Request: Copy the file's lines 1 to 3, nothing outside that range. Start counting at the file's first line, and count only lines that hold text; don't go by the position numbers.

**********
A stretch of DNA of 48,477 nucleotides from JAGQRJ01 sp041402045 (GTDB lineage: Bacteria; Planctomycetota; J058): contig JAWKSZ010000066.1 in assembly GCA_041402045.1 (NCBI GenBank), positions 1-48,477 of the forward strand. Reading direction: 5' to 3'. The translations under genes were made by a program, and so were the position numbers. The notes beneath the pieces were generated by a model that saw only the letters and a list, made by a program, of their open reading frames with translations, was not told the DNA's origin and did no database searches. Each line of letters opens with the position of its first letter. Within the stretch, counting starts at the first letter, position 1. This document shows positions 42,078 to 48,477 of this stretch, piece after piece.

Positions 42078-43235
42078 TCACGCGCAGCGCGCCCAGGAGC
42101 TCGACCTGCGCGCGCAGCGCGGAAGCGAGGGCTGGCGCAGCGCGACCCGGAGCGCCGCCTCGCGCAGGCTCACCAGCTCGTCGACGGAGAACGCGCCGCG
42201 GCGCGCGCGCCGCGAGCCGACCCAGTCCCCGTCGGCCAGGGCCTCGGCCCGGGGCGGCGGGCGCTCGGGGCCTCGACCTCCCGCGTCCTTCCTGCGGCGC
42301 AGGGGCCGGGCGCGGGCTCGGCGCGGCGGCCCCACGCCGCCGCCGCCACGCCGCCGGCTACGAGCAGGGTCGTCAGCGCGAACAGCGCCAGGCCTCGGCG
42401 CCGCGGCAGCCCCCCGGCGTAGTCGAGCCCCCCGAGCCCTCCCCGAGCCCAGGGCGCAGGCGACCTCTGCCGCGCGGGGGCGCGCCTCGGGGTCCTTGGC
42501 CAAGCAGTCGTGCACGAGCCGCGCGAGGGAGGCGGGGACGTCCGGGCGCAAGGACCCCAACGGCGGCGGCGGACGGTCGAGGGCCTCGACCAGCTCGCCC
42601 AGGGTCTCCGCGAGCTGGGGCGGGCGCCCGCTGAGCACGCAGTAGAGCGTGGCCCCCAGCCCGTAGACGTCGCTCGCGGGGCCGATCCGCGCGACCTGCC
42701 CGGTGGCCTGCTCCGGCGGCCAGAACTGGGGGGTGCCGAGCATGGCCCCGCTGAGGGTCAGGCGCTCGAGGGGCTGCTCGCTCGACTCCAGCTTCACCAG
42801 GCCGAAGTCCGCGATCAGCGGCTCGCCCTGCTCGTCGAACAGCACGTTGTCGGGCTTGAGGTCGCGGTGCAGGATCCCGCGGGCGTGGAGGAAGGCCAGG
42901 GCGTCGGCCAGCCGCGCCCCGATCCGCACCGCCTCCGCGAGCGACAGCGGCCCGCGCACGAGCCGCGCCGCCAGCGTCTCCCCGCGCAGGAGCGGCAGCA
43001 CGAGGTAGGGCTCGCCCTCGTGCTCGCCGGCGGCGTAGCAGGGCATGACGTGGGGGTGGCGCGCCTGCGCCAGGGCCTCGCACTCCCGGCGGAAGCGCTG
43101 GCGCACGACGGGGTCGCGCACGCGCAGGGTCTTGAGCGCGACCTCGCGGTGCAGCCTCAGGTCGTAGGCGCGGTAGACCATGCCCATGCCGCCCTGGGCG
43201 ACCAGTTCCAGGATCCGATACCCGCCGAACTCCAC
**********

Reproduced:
A stretch of DNA of 48,477 nucleotides from JAGQRJ01 sp041402045 (GTDB lineage: Bacteria; Planctomycetota; J058): contig JAWKSZ010000066.1 in assembly GCA_041402045.1 (NCBI GenBank), positions 1-48,477 of the forward strand. Reading direction: 5' to 3'. The translations under genes were made by a program, and so were the position numbers. The notes beneath the pieces were generated by a model that saw only the letters and a list, made by a program, of their open reading frames with translations, was not told the DNA's origin and did no database searches. Each line of letters opens with the position of its first letter. Within the stretch, counting starts at the first letter, position 1. This document shows positions 42,078 to 48,477 of this stretch, piece after piece.

Positions 42078-43235
42078 TCACGCGCAGCGCGCCCAGGAGC